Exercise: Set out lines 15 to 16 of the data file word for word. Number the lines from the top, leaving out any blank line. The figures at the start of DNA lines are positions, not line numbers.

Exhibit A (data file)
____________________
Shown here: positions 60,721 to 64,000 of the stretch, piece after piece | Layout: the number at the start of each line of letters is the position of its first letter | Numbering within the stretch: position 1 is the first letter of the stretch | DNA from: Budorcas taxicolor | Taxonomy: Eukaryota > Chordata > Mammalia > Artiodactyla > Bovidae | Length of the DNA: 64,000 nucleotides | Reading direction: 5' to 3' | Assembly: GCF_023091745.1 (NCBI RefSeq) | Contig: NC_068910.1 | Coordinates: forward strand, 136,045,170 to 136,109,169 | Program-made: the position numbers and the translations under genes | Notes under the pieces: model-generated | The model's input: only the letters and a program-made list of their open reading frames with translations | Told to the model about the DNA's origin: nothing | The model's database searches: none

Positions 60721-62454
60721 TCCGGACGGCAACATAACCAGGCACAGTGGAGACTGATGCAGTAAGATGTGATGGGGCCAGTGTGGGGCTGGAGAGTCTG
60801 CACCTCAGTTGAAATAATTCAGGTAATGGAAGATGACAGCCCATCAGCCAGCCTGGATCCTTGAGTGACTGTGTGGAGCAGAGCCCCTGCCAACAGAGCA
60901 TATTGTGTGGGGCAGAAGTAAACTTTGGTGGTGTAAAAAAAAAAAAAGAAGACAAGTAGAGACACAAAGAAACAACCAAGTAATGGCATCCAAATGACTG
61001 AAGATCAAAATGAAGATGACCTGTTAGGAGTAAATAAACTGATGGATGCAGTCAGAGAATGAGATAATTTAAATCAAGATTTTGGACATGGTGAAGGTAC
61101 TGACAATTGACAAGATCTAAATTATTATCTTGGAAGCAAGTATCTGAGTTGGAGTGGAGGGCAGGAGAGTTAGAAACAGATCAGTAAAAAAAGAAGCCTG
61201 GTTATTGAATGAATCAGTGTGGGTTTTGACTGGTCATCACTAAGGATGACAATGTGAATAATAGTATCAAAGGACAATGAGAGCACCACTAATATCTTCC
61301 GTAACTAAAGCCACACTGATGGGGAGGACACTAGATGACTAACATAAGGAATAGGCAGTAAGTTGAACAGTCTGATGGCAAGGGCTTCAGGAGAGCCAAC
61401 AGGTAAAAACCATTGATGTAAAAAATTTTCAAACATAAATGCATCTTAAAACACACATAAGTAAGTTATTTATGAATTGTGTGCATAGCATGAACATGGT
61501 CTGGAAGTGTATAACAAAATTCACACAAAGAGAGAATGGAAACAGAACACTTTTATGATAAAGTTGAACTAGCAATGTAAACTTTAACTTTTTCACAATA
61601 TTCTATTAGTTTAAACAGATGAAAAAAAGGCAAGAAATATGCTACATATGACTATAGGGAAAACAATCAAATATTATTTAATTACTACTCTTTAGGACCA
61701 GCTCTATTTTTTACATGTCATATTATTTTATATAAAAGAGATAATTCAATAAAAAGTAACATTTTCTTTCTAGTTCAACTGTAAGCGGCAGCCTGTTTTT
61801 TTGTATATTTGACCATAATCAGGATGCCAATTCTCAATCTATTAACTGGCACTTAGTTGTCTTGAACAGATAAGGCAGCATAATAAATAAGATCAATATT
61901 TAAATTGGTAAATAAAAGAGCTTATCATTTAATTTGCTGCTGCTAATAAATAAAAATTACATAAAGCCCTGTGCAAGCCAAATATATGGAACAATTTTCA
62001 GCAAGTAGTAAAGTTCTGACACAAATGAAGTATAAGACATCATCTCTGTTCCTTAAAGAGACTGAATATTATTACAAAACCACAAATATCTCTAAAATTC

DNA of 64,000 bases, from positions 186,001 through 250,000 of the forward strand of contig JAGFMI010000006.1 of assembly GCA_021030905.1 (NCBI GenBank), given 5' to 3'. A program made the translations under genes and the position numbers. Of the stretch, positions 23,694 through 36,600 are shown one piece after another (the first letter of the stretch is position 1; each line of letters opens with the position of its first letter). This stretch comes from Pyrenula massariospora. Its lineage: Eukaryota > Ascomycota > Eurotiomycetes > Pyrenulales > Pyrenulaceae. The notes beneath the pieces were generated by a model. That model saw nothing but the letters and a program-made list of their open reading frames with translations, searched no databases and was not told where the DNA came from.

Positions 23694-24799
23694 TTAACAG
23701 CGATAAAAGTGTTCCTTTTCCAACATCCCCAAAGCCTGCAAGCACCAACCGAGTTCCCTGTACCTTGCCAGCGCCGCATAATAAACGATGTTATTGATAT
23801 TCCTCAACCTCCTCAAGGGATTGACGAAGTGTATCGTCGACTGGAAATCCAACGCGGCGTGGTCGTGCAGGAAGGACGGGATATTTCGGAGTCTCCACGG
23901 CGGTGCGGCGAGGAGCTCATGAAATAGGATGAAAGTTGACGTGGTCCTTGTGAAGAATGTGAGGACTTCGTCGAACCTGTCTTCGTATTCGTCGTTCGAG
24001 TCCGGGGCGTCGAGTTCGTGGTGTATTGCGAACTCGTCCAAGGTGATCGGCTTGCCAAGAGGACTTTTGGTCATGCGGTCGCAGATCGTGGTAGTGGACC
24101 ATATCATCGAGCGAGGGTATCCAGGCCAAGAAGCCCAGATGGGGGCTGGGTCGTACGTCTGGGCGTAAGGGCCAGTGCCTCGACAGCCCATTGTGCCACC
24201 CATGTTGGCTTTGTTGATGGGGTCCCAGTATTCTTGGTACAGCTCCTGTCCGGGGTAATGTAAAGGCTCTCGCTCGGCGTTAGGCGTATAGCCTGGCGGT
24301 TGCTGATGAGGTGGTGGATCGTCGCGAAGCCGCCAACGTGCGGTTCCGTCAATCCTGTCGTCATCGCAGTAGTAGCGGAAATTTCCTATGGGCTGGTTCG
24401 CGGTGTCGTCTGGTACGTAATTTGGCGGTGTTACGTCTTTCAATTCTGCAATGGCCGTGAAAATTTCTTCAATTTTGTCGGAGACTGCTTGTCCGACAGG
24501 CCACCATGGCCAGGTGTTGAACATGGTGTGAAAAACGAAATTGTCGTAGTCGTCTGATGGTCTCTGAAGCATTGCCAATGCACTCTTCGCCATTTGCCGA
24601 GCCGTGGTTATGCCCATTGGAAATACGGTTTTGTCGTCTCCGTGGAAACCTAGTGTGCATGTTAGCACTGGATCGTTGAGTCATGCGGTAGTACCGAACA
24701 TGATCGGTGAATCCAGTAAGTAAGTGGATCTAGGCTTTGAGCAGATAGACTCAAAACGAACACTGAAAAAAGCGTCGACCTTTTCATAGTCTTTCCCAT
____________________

61901 TAAATTGGTAAATAAAAGAGCTTATCATTTAATTTGCTGCTGCTAATAAATAAAAATTACATAAAGCCCTGTGCAAGCCAAATATATGGAACAATTTTCA
62001 GCAAGTAGTAAAGTTCTGACACAAATGAAGTATAAGACATCATCTCTGTTCCTTAAAGAGACTGAATATTATTACAAAACCACAAATATCTCTAAAATTC